Philip Bradshaw delights in farm charity do

We have chosen an interesting year to try some more direct seeding. The Vaderstad Seed Hawk demonstrator drill planted three different trial areas on two soil types, with excellent establishment results.

The concept of zero tillage is effective for us in such a dry autumn and has reaffirmed our commitment to review our establishment policy.

We continue to have good results from the existing mixed approach of various cultivation policies, tailored to the site and season, but some cultivated land has dried out dramatically, which is causing concern on some conventionally drilled areas yet to fully emerge.

The extended Indian Summer has allowed us to do extra subsoiling this year which is welcome. When the wind allows we can travel nicely for spraying and spreading.

The potatoes here at Whittlesey lifted well and were a reasonable crop. As usual, the variety was Maris Piper for chipping, in ambient storage for the time being. The land was quickly cultivated and drilled with KWS Sterling wheat and given the dry seed-bed, we were delighted when the rain poured shortly after the Cambridge rolls left the field. Unfortunately, it stopped moments later after an insignificant couple of millimetres, which dried up within the hour.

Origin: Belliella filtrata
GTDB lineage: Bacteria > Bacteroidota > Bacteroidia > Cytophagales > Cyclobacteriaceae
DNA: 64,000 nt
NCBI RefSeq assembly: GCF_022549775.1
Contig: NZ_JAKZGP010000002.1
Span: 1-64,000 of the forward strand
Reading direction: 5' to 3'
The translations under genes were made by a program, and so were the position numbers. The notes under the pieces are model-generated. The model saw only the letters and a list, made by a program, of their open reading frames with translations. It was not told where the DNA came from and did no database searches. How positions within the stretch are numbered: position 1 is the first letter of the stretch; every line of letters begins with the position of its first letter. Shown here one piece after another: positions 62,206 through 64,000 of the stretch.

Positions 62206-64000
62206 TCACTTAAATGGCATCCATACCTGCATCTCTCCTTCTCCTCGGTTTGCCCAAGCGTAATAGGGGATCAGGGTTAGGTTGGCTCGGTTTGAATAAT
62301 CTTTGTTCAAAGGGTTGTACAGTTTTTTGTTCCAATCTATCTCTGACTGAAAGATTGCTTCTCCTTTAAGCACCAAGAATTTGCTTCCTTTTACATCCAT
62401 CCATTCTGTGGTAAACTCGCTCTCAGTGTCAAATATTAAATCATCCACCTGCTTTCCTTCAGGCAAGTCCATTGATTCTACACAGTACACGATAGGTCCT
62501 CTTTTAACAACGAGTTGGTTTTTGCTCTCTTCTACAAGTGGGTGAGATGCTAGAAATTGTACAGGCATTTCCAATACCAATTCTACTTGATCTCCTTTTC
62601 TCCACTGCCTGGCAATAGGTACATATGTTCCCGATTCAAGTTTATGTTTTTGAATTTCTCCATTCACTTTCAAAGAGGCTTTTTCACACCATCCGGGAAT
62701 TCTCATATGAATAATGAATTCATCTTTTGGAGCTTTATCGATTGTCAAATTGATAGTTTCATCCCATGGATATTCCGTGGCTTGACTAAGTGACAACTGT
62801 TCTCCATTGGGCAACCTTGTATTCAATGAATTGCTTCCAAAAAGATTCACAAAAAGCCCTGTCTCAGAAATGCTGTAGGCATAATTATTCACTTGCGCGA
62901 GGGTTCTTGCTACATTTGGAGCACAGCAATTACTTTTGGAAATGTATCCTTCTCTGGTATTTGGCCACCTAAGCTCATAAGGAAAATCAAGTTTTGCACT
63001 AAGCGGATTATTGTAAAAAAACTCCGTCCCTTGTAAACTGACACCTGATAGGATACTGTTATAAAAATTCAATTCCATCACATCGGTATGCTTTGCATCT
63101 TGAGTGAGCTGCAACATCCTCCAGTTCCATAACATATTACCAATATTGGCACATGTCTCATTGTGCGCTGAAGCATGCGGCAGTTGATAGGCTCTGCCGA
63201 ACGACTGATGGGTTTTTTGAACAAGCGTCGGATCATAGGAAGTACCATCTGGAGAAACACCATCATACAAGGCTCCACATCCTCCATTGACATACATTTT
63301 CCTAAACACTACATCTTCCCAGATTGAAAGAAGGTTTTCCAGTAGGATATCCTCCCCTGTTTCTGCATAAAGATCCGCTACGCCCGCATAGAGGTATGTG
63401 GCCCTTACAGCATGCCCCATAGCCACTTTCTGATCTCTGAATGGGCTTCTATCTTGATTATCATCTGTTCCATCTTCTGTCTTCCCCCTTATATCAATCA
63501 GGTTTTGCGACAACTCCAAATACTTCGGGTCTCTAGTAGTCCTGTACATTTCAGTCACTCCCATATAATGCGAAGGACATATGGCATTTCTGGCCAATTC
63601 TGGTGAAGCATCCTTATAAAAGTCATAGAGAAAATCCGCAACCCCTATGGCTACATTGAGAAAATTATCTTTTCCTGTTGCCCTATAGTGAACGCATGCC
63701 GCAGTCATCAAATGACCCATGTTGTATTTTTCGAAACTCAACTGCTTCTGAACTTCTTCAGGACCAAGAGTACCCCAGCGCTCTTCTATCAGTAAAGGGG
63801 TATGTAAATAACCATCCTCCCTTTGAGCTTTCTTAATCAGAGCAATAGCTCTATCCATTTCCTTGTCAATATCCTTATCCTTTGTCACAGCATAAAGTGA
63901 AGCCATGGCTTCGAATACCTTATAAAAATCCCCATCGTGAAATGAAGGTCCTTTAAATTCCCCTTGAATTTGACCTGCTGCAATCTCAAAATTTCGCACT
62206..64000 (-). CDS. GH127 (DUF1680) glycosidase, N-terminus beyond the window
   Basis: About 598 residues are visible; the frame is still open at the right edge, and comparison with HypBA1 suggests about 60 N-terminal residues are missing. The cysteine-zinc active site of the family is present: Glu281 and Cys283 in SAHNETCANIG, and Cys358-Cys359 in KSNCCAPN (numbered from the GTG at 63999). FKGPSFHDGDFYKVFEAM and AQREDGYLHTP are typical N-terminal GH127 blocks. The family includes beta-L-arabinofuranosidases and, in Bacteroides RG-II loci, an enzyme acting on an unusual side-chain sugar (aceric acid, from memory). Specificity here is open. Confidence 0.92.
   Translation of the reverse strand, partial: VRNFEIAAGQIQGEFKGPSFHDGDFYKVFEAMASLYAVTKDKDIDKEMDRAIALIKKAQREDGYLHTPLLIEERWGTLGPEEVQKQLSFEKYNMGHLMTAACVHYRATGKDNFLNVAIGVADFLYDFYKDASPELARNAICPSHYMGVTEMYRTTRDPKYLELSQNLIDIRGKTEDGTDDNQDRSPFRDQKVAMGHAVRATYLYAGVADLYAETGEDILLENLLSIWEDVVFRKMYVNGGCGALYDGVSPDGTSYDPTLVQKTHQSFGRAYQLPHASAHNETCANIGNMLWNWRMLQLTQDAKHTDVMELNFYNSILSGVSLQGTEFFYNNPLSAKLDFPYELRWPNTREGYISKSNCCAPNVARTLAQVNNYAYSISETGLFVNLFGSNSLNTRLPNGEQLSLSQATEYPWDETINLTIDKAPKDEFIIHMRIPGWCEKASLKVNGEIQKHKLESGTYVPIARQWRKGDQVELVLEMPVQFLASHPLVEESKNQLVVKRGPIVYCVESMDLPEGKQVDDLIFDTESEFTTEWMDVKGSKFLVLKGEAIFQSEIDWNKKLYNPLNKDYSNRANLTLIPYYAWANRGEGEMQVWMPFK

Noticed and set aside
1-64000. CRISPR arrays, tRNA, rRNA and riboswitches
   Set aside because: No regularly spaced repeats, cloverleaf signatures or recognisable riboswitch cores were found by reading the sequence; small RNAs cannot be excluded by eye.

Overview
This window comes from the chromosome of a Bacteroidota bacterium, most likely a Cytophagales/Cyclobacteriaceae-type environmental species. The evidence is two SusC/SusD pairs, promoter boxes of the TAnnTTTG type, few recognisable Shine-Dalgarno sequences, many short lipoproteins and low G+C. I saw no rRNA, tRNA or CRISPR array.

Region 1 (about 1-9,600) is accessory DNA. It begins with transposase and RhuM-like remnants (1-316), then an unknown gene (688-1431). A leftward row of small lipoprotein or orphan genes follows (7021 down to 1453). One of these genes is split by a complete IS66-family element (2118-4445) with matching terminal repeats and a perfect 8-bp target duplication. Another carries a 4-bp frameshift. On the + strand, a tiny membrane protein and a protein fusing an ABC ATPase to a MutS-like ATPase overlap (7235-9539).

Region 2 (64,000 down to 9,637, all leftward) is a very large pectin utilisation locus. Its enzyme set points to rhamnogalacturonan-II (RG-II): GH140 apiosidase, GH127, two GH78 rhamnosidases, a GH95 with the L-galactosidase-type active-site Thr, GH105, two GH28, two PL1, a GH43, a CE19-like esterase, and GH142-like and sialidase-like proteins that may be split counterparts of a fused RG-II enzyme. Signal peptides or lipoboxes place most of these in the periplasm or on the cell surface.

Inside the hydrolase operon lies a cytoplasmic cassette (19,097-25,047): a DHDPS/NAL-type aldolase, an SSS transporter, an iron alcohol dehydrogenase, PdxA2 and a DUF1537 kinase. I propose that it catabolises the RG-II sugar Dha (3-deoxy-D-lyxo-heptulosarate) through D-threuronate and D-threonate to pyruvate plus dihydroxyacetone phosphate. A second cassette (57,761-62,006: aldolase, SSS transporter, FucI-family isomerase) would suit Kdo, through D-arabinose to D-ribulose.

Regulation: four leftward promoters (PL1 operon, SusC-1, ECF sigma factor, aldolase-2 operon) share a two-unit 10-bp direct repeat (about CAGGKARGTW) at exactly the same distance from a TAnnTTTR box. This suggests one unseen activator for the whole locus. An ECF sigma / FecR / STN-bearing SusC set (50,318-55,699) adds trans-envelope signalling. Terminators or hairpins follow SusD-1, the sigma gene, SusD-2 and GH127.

I needn’t have worried about the timing of this year’s Flegcroft Charity Music Festival here on farm. We were delighted with the welcome return of local bands Brotherhoods Roundabout and Citizen Smith, another excellent spit roast pig from Arthur Yardy and a capacity crowd who danced into the small hours.

Again, the event proudly raised more than £2,000 for the East Anglian Air Ambulance charity. Thanks to all who helped, sponsored and attended the night. Organising such events is a lot of work for Jayne and I, and it could not happen without such valuable support from others.

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